Carfilzomib (kar FILZ oh mib)
Consumer Medicine Information
What is in this leaflet
This leaflet answers some common questions about Kyprolis. It does not contain all the available information.
It does not take the place of talking to your doctor, nurse or pharmacist.
All medicines have risks and benefits. Your doctor has weighed the risks of you using Kyprolis against the benefits they expect it will have for you.
If you have any concerns about using this medicine, ask your doctor, nurse or pharmacist.
Keep this leaflet. You may need to read it again.
What Kyprolis is used for
Kyprolis is a type of medicine used to treat patients with multiple myeloma (cancer of blood cells).
Kyprolis will be given to you in combination with other medicines that are also used to treat multiple myeloma.
Ask your doctor if you have any questions about why it has been prescribed for you.
This medicine is available only with a doctor’s prescription.
Before you are given it
When you must not be given it
Do not use Kyprolis if you have an allergy to:
- any medicine containing carfilzomib
- any of the ingredients listed at the end of this leaflet.
Some of the symptoms of an allergic reaction may include:
- shortness of breath
- wheezing or difficulty breathing
- swelling of the face, lips, tongue or other parts of the body
- rash, itching or hives on the skin.
Do not use it after the expiry date (EXP) printed on the pack. If you use it after the expiry date has passed, it may not work as well.
Do not use it if the packaging is torn or shows signs of tampering.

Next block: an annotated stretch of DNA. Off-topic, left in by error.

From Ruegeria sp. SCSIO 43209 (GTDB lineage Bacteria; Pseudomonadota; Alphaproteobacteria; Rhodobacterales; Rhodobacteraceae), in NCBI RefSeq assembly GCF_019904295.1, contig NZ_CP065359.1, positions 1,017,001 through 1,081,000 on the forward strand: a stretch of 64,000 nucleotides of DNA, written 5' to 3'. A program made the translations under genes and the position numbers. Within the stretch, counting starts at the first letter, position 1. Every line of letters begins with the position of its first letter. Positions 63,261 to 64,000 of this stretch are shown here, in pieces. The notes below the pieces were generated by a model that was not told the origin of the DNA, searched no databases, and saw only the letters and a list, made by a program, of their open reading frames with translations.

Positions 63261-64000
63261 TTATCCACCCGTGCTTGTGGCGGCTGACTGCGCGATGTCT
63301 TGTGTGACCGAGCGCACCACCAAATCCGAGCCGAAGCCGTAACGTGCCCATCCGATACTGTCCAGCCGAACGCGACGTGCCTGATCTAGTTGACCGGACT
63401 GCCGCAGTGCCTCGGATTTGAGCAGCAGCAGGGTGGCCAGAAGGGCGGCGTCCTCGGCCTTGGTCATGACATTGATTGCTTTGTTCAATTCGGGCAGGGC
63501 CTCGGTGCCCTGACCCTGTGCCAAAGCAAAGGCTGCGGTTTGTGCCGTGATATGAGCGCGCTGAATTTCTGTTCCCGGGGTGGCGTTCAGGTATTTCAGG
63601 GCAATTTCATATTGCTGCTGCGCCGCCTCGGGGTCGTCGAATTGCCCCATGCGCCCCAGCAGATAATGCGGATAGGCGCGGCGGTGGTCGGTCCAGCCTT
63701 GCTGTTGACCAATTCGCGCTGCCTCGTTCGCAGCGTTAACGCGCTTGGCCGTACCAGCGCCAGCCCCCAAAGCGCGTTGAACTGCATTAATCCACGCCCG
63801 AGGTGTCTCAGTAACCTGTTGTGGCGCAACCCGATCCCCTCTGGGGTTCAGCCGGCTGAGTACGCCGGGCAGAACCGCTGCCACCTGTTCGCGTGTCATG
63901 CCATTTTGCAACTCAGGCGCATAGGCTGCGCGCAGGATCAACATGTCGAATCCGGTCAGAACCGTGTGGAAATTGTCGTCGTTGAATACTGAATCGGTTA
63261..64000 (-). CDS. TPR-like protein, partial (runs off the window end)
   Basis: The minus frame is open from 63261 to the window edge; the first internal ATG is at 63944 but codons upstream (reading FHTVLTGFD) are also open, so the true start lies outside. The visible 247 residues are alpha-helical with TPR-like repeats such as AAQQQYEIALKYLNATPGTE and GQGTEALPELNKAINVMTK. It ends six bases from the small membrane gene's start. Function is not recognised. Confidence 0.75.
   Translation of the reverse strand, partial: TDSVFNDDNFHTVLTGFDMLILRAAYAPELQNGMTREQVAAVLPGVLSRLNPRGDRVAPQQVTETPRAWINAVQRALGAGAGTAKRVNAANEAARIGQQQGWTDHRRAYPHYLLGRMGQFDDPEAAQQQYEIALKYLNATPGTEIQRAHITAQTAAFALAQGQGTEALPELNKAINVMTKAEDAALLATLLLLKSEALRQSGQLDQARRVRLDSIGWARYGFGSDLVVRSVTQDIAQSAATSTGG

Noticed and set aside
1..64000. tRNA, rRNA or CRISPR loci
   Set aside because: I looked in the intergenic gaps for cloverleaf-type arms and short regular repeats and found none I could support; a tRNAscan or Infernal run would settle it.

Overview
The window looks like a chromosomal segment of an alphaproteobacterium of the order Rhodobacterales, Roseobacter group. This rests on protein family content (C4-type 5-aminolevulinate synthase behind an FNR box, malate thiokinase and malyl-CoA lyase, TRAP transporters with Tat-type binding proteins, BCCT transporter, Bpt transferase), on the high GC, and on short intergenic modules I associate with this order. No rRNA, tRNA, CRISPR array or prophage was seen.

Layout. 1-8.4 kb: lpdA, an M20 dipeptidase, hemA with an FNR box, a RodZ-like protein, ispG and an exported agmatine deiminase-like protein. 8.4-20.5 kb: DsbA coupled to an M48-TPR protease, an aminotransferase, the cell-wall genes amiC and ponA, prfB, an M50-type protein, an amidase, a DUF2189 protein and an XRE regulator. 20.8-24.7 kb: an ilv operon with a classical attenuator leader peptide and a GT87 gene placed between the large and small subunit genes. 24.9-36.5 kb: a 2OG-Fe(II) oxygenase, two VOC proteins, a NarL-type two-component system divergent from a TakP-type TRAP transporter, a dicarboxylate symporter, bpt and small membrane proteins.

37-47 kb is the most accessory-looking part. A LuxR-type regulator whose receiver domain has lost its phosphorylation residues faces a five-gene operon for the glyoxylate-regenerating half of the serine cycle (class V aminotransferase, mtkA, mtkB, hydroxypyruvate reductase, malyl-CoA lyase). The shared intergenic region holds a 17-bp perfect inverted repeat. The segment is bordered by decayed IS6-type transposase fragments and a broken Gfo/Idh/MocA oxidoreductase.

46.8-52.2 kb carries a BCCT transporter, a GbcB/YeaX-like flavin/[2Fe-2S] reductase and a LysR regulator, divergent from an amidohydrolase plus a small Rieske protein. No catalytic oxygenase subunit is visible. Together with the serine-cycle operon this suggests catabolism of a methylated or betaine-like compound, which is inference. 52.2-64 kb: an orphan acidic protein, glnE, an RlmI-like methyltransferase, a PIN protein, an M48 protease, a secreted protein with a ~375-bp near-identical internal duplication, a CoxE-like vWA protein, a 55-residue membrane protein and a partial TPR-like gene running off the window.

If you are not sure whether you should be given this medicine, talk to your doctor, nurse or pharmacist.
Before you are given it
Tell your doctor if you have allergies to any other medicines, foods, preservatives or dyes.
Tell your doctor or nurse if you have, or have had, any of the following medical conditions before having Kyprolis:
- heart problems, including a history of chest pain (angina), heart attack, irregular heartbeat, high blood pressure, or if you have ever taken a medicine for your heart
- lung problems, including a history of shortness of breath at rest or with activity
- kidney problems, including kidney failure or if you have ever received dialysis
- liver problems, including a history of hepatitis, fatty liver or if you have ever been told your liver is not working properly
- bleeding or bruising more easily than normal which can indicate you have a low blood platelet count
- blood clots in your veins and small blood vessels
- any other major disease for which you were hospitalised or received medication.
Tell your doctor if you are pregnant, think you are pregnant, or if you or your partner intend to become pregnant. Like most medicines of this kind Kyprolis is not recommended to be used during pregnancy.
Use birth control while using Kyprolis to ensure you or your partner do not become pregnant.
- Women receiving Kyprolis must use a reliable method of birth control during and for 1 month after receiving Kyprolis.
- Men receiving Kyprolis must use a reliable method of birth control during and for 3 months after receiving Kyprolis.
Discuss with your doctor what method of contraception to use whilst taking this medicine.
Tell your doctor immediately
- if you become pregnant while using Kyprolis, or within 1 month of stopping treatment with Kyprolis
- if you are a man receiving Kyprolis, your partner becomes pregnant whilst you are using Kyprolis, or within 3 months of you stopping treatment with Kyprolis.
Your doctor will discuss the risks and benefits of using it while you are or your partner is pregnant.